Alfa Demmellash:             Because as we said, it is urgent and we want jobs, not only for those who are currently marginalized and underemployed, but we need jobs for communities across this country, well into the future.

Rick Maher:                       Yeah. I think you guys are a breath of fresh air, Alfa and Alex. I think that your work today with Rising Tide, your proven model that's impacting 1,000 entrepreneurs a year and hundreds of jobs created in New Jersey. Your ability to package that now and offer it out and begin to have an impact bringing that impact to scale around the US, and now this new initiative of yours, Future Tide Partners, to bring really high-profile folks together in a room and say, "What exactly is the future of work?" And while, yes, we have to meet our numbers this quarter, we got to keep one eye out there. And what's it mean to us, as you say Alfa, what does the future boat need to look like to avoid having entire parts of our population left behind.

Rick Maher:                       I'm loving it. I hope and believe that having you today will begin to get your message out there. I wouldn't be at all surprised if you find other partners that want to learn more, connect with you guys and kind of build off of your energy. And so as I thank you for being with us and partnering with IMPAQ/Maher on Talent Talks, let me just give you the opportunity to tell us, if folks want to follow you, if they want to connect with you personally or on a business level, what's the best way for people to connect with Rising Tide and with each of you?

Alfa Demmellash:             Absolutely. And our deepest gratitude to you for what you're doing and getting the message out and getting others to engage. Anyone who's interested in learning more about Rising Tide Capital could go to our website, risingtidecapital.org. We're also on social media, on twitter @risingtideorg. So people could really learn about our efforts and our national program partnerships there as well. And then for those who are interested in connecting in person, we'll be having our largest event, a beautiful gathering for restorative investors and entrepreneurs at the Liberty Science Center in New Jersey on November 13. That's our live event. It's an annual event that brings our entire community together as well.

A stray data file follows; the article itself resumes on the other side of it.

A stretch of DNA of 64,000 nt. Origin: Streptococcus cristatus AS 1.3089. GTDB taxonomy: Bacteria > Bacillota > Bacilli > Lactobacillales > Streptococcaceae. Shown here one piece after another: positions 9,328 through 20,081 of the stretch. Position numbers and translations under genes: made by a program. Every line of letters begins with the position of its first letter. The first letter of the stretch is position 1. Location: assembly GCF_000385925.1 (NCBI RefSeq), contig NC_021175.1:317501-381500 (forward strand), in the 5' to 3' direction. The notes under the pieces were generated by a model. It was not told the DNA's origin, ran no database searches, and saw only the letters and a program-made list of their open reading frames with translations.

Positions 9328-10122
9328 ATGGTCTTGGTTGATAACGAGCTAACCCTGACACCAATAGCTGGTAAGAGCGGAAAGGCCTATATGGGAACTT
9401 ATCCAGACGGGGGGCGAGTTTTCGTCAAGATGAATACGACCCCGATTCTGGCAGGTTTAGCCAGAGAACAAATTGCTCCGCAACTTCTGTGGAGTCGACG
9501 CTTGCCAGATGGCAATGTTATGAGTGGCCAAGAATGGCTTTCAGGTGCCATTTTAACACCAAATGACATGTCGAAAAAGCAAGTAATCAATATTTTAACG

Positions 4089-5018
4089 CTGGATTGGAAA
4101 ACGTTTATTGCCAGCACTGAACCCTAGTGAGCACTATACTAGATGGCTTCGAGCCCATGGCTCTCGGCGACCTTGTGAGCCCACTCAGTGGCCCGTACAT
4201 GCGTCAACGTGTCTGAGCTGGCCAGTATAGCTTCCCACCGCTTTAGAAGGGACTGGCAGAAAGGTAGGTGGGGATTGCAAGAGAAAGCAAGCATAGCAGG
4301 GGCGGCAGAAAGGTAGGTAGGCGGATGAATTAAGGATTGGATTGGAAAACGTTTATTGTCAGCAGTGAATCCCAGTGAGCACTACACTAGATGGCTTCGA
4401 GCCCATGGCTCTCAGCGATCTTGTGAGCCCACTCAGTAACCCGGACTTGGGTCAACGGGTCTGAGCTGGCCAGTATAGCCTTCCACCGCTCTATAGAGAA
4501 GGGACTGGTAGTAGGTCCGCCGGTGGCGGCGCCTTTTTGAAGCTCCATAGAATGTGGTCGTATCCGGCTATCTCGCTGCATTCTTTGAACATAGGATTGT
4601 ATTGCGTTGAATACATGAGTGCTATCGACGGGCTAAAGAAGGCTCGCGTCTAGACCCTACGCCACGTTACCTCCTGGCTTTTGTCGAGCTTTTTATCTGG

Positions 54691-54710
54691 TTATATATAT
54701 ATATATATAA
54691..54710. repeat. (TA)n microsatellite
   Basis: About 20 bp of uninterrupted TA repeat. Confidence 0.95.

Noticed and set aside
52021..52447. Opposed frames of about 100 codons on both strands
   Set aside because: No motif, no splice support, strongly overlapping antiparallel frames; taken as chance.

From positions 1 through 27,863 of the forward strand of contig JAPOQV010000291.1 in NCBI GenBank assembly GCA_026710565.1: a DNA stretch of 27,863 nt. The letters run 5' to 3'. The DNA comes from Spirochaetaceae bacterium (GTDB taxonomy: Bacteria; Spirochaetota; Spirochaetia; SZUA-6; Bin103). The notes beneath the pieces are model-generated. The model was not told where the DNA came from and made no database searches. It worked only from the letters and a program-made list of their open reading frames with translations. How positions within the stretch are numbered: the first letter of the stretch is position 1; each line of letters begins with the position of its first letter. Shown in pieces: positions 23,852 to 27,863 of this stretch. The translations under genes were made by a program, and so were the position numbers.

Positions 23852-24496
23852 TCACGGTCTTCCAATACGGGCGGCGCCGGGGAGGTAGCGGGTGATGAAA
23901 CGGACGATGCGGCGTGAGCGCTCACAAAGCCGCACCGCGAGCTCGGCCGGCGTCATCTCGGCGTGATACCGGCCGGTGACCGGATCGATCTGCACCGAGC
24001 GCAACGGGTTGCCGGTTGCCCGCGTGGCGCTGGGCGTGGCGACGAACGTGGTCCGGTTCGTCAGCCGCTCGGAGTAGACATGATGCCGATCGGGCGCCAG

Alfa Demmellash:             People could connect with us personally on LinkedIn, both Alex and I have LinkedIn accounts. And then the other thing is for those who are interested on the issue of the future of work, futuretide.org has launched a couple of weeks ago. And so we have a website, and the main purpose of it is to let people chime in, share with us their thoughts and resources and ideas that they have. We feel like this is the best way for us to activate, to listen together and to learn together and reimagine the future.

Alex Forrester:                  And Rick, if I can just mention, if anyone is listening and interested in figuring out how to bring the Rising Tide model to their community, they can go and find out more information and contact us at partnerships.risingtidecapital.org.

Rick Maher:                       That's awesome, guys. I mean, the two of you are really high energy, really smart, and I'm just really grateful that you've chosen to invest your time today with us. I appreciate it, and all of us here wish you the best of luck. You're doing important work. We're going to keep our eye on you, because I have a feeling big things are coming from both of you here in Jersey. Thanks again for joining us guys.

Alfa Demmellash:             Thanks so much, Rick.

Alex Forrester:                  Thanks so much, Rick, means a lot. I appreciate it.

Alfa Demmellash:             Appreciate it. Take care.

Rick Maher:                       Absolutely. So folks, until next time at Talent Talks. This is Rick Maher thanking you for listening, and reminding you that at Talent Talks we hope to explore, inform and inspire you, because we're all actors in a global war for talent. One where talent is seen as the new global currency, and you are America's talent investment bankers. So we hope we've inspired you to take a risk, make a difference. We hope you'll dare to be great. Break something and make it better. Try, fail, but fail fast and try again. Thanks again for listening and have a great day. We'll see you next month on Talent Talks.

Speaker 1:           You're listening to Talent Talks, presented by Maher & Maher and IMPAQ International, who together provide research and evidence based solutions integral to planning, developing and managing America's workforce development system. For more information on what is being done to position America's workers, employers and communities for future prosperity, sign up for our newsletter at mahernet.com/talenttalks. That's M-A-H-E-R-N-E-T.com/talenttalks.